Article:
Our Contracting Expert Tells Us The Questions You Should Ask Yourself When Considering A Home Addition

Many people want a home they can grow into. But what about when it seems like you've completely grown into the space you have? At this point, you may be considering a home addition. Whether you're looking for a larger primary suite, another bathroom for the family, or a larger kitchen to cook in, a home addition could solve your issues. However, it's a decision that you should consider thoroughly, and there are a few questions to ask yourself before diving into construction. "Have you considered the possibility of remodeling the use of the existing space first?" Matt DiBara, contractor and co-founder of The Contractor Consultants, asked House Digest in an exclusive interview. "For example, conversions of basements to finished spaces, or garages."

According to HomeAdvisor, an addition to your home can run between about $3,000 to $180,000, depending on size, materials, and finishes. Compare that to finishing a basement, which Forbes says costs between $4,700 and $41,000 on average. Since remodeling your current space is often less expensive and takes less time, this can be a good option if your home simply needs a refresh rather than an entirely new space. Understanding what you need to make your home more functional is important before going into renovations. If it's a matter of making a space more functional, a remodel may be a better choice — remodeling a basement or garage can feel like getting an addition to your home.

Is this the right home?

Ask yourself if your home is right for you. "Is there a reason to move or relocate?" Matt DiBara asked while speaking exclusively with House Digest. You may be forcing your current home to work for you, which could lead to an endless amount of projects. In this case, consider buying a home that better fits your needs. "[Look] at the long-term household goals and [ensure] there aren't other items on the wish list as well, such as a larger backyard, more space to park cars, a different neighborhood," DiBara continued. Your dissatisfaction with your current space might not be solved by adding to it, and the better option may be finding something that better fits your needs.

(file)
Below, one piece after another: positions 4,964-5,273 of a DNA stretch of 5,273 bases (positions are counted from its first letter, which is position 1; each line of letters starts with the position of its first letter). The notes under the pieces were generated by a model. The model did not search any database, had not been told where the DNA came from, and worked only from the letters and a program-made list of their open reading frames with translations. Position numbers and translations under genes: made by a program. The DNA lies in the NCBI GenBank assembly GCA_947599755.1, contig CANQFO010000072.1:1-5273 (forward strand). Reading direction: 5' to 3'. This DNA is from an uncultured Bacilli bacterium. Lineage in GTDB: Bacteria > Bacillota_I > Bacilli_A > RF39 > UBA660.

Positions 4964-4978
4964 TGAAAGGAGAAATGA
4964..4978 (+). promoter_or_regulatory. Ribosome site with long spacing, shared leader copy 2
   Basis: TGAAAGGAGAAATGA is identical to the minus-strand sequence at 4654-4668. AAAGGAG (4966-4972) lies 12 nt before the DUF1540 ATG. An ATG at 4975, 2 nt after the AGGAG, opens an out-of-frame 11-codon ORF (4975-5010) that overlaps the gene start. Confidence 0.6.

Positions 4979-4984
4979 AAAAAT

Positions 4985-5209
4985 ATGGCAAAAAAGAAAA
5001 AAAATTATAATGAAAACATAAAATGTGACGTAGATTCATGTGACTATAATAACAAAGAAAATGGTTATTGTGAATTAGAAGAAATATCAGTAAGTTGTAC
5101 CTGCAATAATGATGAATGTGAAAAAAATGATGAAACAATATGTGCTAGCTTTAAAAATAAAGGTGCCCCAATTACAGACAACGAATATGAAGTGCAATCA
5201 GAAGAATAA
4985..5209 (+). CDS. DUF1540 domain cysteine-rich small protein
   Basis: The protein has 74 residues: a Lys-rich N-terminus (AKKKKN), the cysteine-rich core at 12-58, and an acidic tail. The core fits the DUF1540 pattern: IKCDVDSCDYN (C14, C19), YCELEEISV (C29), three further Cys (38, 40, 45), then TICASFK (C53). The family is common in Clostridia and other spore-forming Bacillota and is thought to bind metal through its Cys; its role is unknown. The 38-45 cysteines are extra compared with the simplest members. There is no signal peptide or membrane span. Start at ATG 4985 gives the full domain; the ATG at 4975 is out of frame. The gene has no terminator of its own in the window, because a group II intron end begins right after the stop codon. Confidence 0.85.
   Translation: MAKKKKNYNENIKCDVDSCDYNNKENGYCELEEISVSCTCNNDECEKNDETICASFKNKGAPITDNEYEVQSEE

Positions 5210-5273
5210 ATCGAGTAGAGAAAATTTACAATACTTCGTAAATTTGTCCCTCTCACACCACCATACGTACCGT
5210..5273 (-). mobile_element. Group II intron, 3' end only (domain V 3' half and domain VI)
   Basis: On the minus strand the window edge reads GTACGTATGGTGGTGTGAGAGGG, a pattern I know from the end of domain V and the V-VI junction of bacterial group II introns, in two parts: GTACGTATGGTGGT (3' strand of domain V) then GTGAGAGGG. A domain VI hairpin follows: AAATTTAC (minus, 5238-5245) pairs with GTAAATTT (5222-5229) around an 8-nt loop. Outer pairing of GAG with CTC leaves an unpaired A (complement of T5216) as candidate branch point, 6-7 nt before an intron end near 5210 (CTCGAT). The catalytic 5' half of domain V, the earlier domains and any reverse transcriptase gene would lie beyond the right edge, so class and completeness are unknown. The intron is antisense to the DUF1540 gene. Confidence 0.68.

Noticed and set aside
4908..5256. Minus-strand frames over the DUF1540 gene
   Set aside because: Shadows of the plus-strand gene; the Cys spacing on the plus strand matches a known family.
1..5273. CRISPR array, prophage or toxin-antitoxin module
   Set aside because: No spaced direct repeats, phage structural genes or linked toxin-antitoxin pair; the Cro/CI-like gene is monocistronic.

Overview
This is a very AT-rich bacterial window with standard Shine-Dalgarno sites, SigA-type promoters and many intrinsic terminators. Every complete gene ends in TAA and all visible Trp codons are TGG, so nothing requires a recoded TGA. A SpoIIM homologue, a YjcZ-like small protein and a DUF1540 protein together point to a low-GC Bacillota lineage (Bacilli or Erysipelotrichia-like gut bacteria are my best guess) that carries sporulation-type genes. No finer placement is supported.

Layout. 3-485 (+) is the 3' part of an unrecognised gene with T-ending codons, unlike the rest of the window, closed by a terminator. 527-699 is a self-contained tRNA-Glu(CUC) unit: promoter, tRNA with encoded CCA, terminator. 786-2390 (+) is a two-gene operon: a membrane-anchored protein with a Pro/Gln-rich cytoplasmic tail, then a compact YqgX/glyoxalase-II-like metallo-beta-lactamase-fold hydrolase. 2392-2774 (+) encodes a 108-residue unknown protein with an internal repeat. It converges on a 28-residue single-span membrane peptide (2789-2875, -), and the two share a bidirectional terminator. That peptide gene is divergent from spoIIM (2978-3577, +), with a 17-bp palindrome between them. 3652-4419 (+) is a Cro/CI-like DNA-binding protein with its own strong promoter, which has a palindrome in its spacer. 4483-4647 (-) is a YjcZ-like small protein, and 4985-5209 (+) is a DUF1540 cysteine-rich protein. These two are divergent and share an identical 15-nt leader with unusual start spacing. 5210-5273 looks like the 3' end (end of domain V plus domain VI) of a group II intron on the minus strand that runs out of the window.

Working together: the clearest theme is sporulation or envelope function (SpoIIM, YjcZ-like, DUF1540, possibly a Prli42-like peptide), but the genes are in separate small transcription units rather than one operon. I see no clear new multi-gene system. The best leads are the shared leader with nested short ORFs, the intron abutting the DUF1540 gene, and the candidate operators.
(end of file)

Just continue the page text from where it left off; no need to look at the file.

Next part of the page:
It's also a good idea to ask if this home can even be transformed in the way you want. "Can the vision become a reality?" DiBara asked. "Often times meeting with an architect or general contractor first to better understand the timeline, costs, and what is allowable by zoning and building codes may make the decision to add on a 'no-brainer', or a 'no way.'" Local laws may prohibit the type of addition you want, or you might find that the timeline is just too long to deal with. These kinds of issues could reveal that you're simply not living in the right house. Moving might be the right choice in this case.

Investment or for you?

Ask yourself if this addition is an investment in your home or one that will mostly be for your benefit. "Is this an investment, a pleasure, or both?" Matt DiBara asked in an exclusive interview with House Digest. If you're doing this to invest in your home and potentially increase a selling price or home value, it's important to carefully consider the additions, as there are some you should think twice about. Potential buyers are looking for home features that set the space apart and also feel well-thought-out and functional. Spaces like laundry rooms, garage storage, bathrooms, and kitchens tend to be highly sought after. Investing in entertaining areas like the living room or patio is also a good way to increase home value.

These additions, however, can also be for your pleasure. You may want a large indoor-outdoor entertaining area to host your guests. That kind of addition can make living in your home more enjoyable but also pay off if you ever sell your home in the future. However, some very specific additions would be more for the current homeowner than they would for any potential future ones — and that's okay. But it's important to note how that could affect your investment. "Understanding how much of the decision is based simply on what your goals are vs what will be best for a new buyer down the line or for your homes equity is crucial," DiBara said.